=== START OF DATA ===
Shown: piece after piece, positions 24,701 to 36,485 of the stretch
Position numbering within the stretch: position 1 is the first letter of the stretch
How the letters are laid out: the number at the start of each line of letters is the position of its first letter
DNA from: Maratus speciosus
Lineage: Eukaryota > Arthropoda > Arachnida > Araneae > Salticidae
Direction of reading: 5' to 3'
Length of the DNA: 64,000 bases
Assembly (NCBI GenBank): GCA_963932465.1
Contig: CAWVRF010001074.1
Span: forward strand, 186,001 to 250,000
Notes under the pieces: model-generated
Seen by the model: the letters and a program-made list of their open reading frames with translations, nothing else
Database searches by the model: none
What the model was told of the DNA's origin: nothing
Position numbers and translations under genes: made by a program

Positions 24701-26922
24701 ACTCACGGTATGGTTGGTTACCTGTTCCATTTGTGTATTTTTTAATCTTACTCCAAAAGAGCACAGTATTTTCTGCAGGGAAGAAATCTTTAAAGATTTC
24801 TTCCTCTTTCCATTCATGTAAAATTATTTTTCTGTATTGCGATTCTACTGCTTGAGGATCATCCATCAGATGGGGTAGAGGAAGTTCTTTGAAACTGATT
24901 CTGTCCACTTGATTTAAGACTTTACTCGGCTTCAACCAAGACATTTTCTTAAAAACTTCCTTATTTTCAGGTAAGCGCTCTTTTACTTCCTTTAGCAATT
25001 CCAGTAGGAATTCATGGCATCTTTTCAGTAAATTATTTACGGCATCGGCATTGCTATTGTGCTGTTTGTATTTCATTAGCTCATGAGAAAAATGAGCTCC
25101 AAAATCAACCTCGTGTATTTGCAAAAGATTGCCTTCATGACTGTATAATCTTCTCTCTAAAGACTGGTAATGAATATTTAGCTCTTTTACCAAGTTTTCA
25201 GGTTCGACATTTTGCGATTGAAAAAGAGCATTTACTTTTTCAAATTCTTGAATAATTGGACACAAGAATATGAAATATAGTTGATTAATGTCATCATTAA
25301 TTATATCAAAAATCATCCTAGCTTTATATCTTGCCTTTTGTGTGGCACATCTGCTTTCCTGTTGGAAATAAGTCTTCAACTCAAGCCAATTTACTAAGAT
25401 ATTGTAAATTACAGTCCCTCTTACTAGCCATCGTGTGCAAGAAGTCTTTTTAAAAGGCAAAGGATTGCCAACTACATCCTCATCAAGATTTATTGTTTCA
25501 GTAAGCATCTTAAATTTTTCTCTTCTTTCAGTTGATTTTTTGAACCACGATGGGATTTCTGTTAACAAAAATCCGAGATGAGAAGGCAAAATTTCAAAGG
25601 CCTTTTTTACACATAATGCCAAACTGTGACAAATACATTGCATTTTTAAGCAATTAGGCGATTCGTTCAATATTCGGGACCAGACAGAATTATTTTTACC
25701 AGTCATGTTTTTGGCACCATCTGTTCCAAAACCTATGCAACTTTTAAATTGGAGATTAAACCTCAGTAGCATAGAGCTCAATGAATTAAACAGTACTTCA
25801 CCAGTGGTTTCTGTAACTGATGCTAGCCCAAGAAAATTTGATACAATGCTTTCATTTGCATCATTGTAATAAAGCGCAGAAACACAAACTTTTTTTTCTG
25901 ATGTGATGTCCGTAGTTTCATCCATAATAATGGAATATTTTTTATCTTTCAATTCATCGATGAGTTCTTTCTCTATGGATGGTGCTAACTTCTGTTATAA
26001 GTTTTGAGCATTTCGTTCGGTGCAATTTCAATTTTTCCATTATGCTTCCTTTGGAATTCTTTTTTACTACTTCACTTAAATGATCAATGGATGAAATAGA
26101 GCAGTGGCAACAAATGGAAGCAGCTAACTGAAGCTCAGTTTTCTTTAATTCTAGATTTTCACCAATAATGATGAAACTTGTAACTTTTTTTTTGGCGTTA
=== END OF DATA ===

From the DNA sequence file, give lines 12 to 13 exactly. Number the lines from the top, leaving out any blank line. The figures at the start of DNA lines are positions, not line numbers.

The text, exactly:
Seen by the model: the letters and a program-made list of their open reading frames with translations, nothing else
Database searches by the model: none